The wisdom of the Waitaha
According to the traditions different peoples, different races even, were led to this place on earth coordinated by a powerful impulse. It was a radiating centre – a mystery centre it is said, for the entire Pacific region. Hutu Matua, the famous heroine of the Maori people of Polynesia, and Kiwa, the navigator of the Uru Kehu from the East, from South America, came from areas at least 8000 km apart, to meet at the loneliest place in the world.
This implies more than the personal fate of two people. Just as later their grandson Maui searched and found the uninhabited New Zealand, driven by an inner command rather than a lust for discoveries. Finally another race found their way to the Easter Island, the “stone people” who were described as an independent third race. They were led purposefully to this place, despite their great peregrinations that far exceeded the residential boundaries of the different groups. For over a thousand years this place, Easter Island, was a starting point as a mysterious centre in the South Pacific, full of spiritual tension.
On the basis of the Song of Waitaha we can write a new chronology, based on the history of more than 70 versions of the story. In it we also find a report of the huge volcanic eruption of Tamatea on the North Island of New Zealand. This took place about 1,700 years ago.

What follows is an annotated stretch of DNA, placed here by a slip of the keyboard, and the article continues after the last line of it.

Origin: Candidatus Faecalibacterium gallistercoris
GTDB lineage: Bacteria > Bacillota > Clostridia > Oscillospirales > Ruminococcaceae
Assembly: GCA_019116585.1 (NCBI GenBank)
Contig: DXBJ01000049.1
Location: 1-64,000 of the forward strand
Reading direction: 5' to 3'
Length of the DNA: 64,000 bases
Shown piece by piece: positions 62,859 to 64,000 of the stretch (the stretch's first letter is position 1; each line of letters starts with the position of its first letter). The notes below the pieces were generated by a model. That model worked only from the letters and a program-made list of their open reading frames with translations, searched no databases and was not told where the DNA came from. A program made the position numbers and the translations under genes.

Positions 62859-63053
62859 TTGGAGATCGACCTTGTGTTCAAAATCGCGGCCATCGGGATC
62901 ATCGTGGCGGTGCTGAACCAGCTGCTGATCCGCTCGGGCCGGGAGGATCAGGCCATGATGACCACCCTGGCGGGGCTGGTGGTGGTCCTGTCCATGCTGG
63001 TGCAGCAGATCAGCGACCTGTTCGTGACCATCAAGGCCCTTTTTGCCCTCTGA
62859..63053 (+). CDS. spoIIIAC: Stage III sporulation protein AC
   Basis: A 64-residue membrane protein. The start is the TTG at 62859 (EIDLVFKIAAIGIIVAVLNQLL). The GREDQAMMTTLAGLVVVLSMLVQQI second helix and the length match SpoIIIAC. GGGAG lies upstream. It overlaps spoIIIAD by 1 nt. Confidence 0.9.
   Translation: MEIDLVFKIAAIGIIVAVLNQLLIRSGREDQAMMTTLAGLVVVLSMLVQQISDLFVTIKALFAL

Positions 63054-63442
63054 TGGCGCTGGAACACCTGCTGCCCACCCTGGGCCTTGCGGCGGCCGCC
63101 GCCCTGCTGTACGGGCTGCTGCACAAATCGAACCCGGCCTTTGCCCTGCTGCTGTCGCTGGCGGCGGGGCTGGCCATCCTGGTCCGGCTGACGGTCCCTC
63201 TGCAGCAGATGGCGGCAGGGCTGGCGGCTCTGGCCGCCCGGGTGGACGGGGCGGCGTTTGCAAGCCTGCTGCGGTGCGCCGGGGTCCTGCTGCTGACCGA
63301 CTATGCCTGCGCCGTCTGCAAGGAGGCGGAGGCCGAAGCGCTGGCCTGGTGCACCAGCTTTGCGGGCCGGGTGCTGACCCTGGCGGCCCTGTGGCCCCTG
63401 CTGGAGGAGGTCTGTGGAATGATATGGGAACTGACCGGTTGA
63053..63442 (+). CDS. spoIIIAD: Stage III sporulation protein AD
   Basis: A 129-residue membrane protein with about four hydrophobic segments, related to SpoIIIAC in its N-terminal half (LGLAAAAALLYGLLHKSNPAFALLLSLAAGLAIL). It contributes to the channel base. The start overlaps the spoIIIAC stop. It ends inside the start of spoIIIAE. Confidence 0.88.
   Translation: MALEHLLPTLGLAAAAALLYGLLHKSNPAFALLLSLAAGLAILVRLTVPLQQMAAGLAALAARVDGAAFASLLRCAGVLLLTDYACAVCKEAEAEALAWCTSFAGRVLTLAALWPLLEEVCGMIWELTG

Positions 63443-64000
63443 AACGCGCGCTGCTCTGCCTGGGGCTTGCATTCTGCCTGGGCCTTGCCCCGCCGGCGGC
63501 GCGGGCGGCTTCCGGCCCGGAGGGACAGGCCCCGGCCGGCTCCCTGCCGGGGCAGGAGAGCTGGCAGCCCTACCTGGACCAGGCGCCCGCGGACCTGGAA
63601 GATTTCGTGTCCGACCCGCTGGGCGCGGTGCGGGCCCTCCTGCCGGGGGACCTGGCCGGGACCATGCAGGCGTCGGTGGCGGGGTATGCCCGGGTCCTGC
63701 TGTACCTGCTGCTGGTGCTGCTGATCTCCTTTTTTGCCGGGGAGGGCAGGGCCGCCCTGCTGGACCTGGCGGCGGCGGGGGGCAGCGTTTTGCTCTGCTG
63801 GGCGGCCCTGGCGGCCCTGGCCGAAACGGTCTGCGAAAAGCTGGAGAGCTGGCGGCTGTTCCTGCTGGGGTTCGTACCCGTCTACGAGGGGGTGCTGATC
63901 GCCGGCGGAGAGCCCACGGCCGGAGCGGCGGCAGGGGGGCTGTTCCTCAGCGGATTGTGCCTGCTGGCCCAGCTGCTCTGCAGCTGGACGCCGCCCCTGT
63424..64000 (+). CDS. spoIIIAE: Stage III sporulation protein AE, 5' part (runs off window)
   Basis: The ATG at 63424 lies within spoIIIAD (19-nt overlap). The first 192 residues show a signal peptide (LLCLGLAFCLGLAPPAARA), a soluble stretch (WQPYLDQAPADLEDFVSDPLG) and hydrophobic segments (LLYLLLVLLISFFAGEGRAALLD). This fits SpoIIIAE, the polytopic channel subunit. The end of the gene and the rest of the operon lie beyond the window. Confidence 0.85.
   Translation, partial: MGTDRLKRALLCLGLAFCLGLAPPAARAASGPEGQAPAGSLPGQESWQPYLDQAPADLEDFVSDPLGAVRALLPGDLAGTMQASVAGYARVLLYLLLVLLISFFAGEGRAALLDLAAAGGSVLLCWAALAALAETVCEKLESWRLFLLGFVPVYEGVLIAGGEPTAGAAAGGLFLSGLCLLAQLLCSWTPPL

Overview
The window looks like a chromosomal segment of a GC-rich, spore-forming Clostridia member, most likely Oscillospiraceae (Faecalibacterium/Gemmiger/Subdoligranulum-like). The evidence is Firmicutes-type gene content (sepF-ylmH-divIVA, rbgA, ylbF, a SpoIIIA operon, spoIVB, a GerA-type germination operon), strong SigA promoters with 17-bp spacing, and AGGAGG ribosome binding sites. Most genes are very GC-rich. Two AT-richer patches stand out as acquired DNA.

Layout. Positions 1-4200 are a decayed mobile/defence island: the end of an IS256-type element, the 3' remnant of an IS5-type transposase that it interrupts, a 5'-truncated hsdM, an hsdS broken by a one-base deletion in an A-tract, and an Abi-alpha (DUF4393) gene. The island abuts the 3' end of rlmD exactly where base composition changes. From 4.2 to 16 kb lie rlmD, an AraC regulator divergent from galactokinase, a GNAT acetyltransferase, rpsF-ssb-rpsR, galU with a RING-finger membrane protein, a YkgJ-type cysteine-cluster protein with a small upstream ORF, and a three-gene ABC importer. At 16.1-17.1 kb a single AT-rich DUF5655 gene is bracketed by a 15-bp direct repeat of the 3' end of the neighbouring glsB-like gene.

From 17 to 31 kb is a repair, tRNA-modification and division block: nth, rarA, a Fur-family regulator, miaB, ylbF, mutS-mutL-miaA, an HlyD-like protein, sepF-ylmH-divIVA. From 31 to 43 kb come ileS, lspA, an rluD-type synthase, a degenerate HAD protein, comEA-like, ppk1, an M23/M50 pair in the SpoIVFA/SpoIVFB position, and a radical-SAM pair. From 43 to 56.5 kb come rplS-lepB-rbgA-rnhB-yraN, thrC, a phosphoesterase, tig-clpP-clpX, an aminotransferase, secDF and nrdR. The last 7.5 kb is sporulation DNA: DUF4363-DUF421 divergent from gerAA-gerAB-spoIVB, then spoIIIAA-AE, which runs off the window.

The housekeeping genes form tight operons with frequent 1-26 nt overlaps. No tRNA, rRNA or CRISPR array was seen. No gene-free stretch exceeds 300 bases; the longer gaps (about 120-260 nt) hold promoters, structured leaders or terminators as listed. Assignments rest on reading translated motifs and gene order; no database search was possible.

Around the beginning of our era Maui, the grandson of Hotu Matua and Kiwa, set foot on land in New Zealand after traveling from Easter Island. In the third and fourth centuries the country was accessed by many races. Among other things potatoes were imported from Easter Island. Pounamu (Greenstone), the sacred stone of New Zealand, a type of jade, was gathered for its healing power and spread throughout the Polynesian archipelago. This period lasted for about 37 generations, until sometime in the twelfth or thirteenth century AD. Through the raids of the warlike Maori from Polynesia the ‘old people’ perished, without having been able to assimilate the knowledge of Easter Island.